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Hydroxybenzoic acid isomers and the cardiovascular system

Bernhard HJ Juurlink12, Haya J Azouz1, Alaa MZ Aldalati1, Basmah MH AlTinawi1 and Paul Ganguly13*

Author Affiliations

1 Department of Anatomy, College of Medicine, Alfaisal University, Riyadh, Kingdom of Saudi Arabia

2 Department of Anatomy & Cell Biology, University of Saskatchewan, Saskatoon, SK, Canada

3 College of Medicine, Alfaisal University and Adjunct Scientist, King Faisal Specialized Hospital and Research Centre, Riyadh, Kingdom of Saudi Arabia

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Nutrition Journal 2014, 13:63  doi:10.1186/1475-2891-13-63

Published: 19 June 2014


Today we are beginning to understand how phytochemicals can influence metabolism, cellular signaling and gene expression. The hydroxybenzoic acids are related to salicylic acid and salicin, the first compounds isolated that have a pharmacological activity. In this review we examine how a number of hydroxyphenolics have the potential to ameliorate cardiovascular problems related to aging such as hypertension, atherosclerosis and dyslipidemia. The compounds focused upon include 2,3-dihydroxybenzoic acid (Pyrocatechuic acid), 2,5-dihydroxybenzoic acid (Gentisic acid), 3,4-dihydroxybenzoic acid (Protocatechuic acid), 3,5-dihydroxybenzoic acid (α-Resorcylic acid) and 3-monohydroxybenzoic acid. The latter two compounds activate the hydroxycarboxylic acid receptors with a consequence there is a reduction in adipocyte lipolysis with potential improvements of blood lipid profiles. Several of the other compounds can activate the Nrf2 signaling pathway that increases the expression of antioxidant enzymes, thereby decreasing oxidative stress and associated problems such as endothelial dysfunction that leads to hypertension as well as decreasing generalized inflammation that can lead to problems such as atherosclerosis. It has been known for many years that increased consumption of fruits and vegetables promotes health. We are beginning to understand how specific phytochemicals are responsible for such therapeutic effects. Hippocrates’ dictum of ‘Let food be your medicine and medicine your food’ can now be experimentally tested and the results of such experiments will enhance the ability of nutritionists to devise specific health-promoting diets.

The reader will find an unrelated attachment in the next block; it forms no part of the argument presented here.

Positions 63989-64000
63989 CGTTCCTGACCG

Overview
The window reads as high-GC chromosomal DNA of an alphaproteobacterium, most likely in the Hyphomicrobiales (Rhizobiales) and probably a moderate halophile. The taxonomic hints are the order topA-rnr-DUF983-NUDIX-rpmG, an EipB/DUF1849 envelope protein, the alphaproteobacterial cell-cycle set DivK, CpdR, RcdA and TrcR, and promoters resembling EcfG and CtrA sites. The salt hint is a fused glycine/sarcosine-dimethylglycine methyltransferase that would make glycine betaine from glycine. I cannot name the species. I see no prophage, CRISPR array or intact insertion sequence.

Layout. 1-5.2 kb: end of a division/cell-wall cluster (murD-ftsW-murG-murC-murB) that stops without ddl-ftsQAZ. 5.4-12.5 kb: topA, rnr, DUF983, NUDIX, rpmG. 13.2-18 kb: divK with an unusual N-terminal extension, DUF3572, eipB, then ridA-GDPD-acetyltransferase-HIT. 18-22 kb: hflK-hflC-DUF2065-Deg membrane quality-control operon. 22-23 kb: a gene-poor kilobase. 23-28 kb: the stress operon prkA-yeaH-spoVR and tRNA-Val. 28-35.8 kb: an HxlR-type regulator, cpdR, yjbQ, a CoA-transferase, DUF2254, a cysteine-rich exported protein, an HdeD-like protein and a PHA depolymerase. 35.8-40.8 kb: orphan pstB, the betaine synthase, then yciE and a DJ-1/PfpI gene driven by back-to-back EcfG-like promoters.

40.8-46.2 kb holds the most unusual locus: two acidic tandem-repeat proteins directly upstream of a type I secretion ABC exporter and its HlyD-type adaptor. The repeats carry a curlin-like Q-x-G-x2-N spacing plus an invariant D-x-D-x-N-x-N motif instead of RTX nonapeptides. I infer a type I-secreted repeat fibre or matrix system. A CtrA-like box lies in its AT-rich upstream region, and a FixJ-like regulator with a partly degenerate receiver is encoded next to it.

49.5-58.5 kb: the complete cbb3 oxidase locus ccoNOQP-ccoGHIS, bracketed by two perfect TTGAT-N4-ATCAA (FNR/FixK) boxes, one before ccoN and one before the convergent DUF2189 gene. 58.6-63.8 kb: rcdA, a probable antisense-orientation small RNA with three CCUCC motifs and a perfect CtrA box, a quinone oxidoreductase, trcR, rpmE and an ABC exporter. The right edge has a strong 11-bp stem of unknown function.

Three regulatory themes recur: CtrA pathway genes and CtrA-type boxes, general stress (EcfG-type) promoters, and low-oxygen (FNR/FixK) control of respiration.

Antioxidant enzymes; Atherosclerosis; Dyslipidemia; Hydroxycarboxylic acid receptors; Hypertension; Inflammation; Lipolysis; Nrf2; Phytochemicals; Oxidative stress; Dihydroxybenzoic acid; Cardiovascular diseases; Food products; Pharmacologically-active compounds